In today’s transient culture, it’s a rarity that a highly regarded, not to mention fashionable, restaurant limits itself to one venue, let alone one country. And so it was only a matter of time before La Petite Maison, which first opened in Nice in 1988, arrived in Dubai.

While there’s always a danger that the quality of the original will be diluted as its name travels abroad, it bodes well that La Petite Maison’s London outlet is held in as high (if not higher) regard as the original, as does the fact that the brand’s first venture into the Middle East has been overseen by the very same people who brought Duibai favourite Zuma to the UAE.

As with Zuma, La Petite Maison has found a home in DIFC, an area that lends itself perfectly to the Niçoise restaurant’s ambience – not only is it tucked away from the constant hum of a main road, amid art galleries and boutique stores, but guests approach its shuttered façade via a leafy courtyard rather than through a hotel lobby. The restaurant’s interior takes the form of a high-end French bistro (a near-carbon copy of the Mayfair venue), its cream walls punctuated with tasteful modern art, its floor occupied by white-clothed tables, while a long, well-stocked bar runs along the wall nearest to the entrance. The effect is marvellous and oozes continental charm without being contrived.

While the stereotypically Gallic decor and atmosphere is refreshing, the attitude of the hostesses on my visit was a little perturbing.When we asked to have a drink by the bar before taking our table, one of these demure ladies made the exaggerated point of checking my date’s wristwatch for the time. We appreciated the fact that the restaurant was busy, but the prospect of having to rush our dinner was not a welcome one.

Still, this initial faux-pas proved to be a minor speed bump in what was otherwise a very pleasant dining experience. Drinks at the bar allowed us to take in the atmosphere – the venue had been open for a matter of weeks and the tables were abuzz with sharp-suited gentlemen, ladies dripping with jewellery and continental couples lost in one another’s company.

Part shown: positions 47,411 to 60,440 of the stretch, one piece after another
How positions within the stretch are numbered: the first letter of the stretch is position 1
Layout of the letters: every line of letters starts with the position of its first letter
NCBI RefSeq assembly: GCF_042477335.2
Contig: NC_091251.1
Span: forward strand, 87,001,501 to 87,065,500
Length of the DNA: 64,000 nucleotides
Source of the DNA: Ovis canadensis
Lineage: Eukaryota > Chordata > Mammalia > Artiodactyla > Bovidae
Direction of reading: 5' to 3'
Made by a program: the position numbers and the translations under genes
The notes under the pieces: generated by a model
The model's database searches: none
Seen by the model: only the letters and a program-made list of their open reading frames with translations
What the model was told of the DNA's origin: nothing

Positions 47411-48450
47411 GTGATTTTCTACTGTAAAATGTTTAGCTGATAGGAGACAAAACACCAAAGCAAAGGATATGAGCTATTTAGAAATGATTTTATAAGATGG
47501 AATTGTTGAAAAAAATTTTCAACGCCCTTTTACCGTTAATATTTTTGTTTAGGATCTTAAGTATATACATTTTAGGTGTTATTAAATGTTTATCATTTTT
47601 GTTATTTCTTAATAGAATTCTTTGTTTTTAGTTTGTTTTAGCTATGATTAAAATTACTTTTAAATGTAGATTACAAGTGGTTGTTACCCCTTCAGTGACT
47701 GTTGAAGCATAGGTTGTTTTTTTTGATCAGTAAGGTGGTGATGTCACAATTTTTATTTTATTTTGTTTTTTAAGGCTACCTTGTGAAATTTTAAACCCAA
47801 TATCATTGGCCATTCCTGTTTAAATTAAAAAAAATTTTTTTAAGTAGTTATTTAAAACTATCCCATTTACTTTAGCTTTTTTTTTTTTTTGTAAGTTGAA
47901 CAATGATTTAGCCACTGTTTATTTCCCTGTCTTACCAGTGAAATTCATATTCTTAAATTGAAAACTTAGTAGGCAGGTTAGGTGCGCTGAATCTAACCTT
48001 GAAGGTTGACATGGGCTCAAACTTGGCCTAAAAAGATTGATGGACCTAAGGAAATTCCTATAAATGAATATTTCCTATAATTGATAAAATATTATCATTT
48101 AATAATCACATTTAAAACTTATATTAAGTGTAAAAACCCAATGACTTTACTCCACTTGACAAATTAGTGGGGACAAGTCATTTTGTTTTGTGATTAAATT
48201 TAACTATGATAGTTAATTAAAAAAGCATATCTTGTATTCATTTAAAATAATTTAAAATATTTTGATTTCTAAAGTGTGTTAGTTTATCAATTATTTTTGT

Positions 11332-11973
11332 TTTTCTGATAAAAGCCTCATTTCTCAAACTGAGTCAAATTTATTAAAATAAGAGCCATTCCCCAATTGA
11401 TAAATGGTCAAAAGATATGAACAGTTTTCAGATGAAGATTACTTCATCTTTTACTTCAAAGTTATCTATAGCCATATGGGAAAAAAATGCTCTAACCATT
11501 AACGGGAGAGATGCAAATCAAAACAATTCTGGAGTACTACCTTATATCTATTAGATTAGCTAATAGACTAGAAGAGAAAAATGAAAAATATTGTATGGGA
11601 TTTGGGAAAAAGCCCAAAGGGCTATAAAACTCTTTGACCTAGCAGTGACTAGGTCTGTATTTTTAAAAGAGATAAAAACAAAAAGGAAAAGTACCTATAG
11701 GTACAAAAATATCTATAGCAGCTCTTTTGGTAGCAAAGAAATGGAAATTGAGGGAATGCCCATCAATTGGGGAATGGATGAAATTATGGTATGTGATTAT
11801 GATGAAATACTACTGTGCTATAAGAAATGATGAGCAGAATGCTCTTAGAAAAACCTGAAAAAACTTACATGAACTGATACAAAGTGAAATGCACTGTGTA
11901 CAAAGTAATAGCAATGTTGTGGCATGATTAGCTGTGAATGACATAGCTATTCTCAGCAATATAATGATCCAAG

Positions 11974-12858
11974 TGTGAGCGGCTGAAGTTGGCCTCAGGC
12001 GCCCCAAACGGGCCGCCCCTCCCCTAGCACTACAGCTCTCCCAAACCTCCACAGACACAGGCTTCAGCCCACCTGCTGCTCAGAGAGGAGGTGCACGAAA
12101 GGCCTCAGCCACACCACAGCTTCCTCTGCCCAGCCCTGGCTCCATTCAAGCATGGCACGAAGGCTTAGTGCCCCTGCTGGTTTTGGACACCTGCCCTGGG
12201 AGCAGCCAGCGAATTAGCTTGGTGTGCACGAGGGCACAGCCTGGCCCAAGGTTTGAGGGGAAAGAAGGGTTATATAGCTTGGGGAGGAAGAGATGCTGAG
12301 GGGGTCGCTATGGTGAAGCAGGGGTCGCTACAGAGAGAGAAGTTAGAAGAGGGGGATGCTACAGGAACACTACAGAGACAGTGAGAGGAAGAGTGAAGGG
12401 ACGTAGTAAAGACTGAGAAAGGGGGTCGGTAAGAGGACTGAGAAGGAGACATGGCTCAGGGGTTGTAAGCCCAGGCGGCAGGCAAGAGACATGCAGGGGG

We were shown to our table by a charming French waiter (most of the staff, it seemed, were French), who duly talked us through the Niçoise concept – food is communal and served when it’s ready. Simple. All we needed to do was to peruse the extensive menu and follow his helpful recommendations.

Service was as swift as it was charming and we were soon confronted by a bowl of glistening green beans dotted with smooth chunks of foie gras (salade de haricots verts au foie gras), and carpaccio of scallops (carpaccio de coquille St Jacques) – a plate of delicate disc-shaped slithers, sprinkled with shavings of almonds, pistachios and juicy cranberries, which lent the dish a perfect sweet-savoury balance. No sooner had we done away with the excellent starters than the dishes whisked from beneath our noses and promptly replaced with the mains. Fears of being rushed through our meal resurfaced, but we came to realise that this quick turnaround was endemic of La Petite Maison’s Niçoise dining concept.

My date’s salt-baked fillet of sea bass flaked away beautifully at the touch of the knife, the texture contrasting with the crisp crunch of fresh artichokes and juicy tomatoes. I’d opted for the lamb cutlets, which were presented as a foursome, lined up on a pristine, ivory-white platter – each glistened with succulent promise, though half of the serving proved to be overly chewy. This wasn’t so much to do with the preparation, which was excellent, but more to do with the quality of the meat (a problem in Dubai). Still, my minor misgivings were quickly drowned by the heady atmosphere of the place as well as the simple pleasure afforded by the side of fresh broccoli and gratinated potatoes.

We’d been both spoiled and sated by the main course, but we were in no rush to conclude our meal, so we opted to sample the desserts. We should have been warned by the size of the vanilla crème brûlée, which was definitely for two. The fresh vanilla shone through, although despite being competently prepared, there was nothing remarkable about it. The French toast with spiced ice cream (pain perdu et sa glace aux epices), however, provided a fitting conclusion to a fine meal.

A restaurant shouldn’t be commended for being ‘un-Dubai’, but La Petite Maison scores points for offering well-prepared comfort food in a setting that provides a certain sense of escapism in a city that, at times, runs short on imagination.

The bill (for two)
1x Salade de haricots verts
1x Carpaccio de coquille Dhs90
1x Loup de mer en croûte Dhs175
1x Broccoli Dhs25
1x Pommes de terre Dhs30
1x Pain perdu et sa glace Dhs45
1x Crème brûlée Dhs50
Total (including 10 per cent service) Dhs485